Atrial fibrillations can be caused by a small section of abnormal tissue in the heart. In these instances, catheter radiofrequency ablation can be used to destroy the abnormal tissue. In this procedure, a catheter (a thin, flexible tube) is used to guide tiny electrodes into the heart. When the damaged tissue is located inside the heart, a burst of radiofrequency energy destroys the tissue that is causing the abnormal electrical signals. With the damaged tissue destroyed, the heart usually returns to a normal rhythm.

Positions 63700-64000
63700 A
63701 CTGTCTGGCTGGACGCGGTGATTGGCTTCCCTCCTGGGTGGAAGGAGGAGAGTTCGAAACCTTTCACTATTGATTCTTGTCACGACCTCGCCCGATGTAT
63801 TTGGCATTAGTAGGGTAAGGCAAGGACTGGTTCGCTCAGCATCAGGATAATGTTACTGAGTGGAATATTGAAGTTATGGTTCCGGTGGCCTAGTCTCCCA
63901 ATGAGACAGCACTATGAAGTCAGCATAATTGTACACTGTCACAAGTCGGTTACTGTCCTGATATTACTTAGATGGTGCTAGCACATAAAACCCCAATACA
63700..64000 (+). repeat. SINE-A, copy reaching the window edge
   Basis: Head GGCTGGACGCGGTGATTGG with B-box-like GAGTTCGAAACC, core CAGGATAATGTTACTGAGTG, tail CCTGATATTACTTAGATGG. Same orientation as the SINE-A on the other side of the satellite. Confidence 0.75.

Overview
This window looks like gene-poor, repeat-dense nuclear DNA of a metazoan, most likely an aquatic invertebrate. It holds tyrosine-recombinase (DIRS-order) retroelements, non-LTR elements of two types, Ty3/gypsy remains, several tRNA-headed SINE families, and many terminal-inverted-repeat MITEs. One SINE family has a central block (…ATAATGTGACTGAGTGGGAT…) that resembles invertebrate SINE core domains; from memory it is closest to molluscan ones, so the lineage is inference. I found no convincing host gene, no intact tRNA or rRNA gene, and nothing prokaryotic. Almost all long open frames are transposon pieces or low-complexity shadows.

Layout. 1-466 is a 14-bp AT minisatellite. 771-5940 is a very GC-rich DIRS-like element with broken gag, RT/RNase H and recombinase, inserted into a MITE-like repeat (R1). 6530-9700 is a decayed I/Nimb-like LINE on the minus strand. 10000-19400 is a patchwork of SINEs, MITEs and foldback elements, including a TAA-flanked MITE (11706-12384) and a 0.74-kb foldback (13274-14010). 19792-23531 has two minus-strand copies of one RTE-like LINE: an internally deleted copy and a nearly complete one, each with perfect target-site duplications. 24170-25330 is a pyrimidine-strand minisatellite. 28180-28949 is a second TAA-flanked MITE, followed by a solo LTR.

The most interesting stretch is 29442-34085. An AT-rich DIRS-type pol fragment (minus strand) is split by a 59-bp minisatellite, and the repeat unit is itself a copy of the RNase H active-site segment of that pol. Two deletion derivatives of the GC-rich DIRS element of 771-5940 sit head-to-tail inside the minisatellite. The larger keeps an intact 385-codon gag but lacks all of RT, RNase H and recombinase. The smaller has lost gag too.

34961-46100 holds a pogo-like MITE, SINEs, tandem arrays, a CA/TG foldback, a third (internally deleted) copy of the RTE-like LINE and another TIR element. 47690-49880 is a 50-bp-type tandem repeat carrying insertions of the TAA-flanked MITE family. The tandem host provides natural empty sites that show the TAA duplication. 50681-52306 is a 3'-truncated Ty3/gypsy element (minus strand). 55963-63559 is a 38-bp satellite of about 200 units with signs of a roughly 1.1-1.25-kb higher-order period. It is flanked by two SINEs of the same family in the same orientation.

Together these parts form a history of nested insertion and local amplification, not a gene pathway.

Pulmonary vein isolation ablation (PVI ablation or PVA)
This procedure electrically isolates "hot spots" in the pulmonary veins that trigger atrial fibrillations. Pulmonary vein isolation eliminates atrial fibrillation in 60 to 80 percent of patients who are treated. In addition, medications that did not help patients prior to ablation are often effective.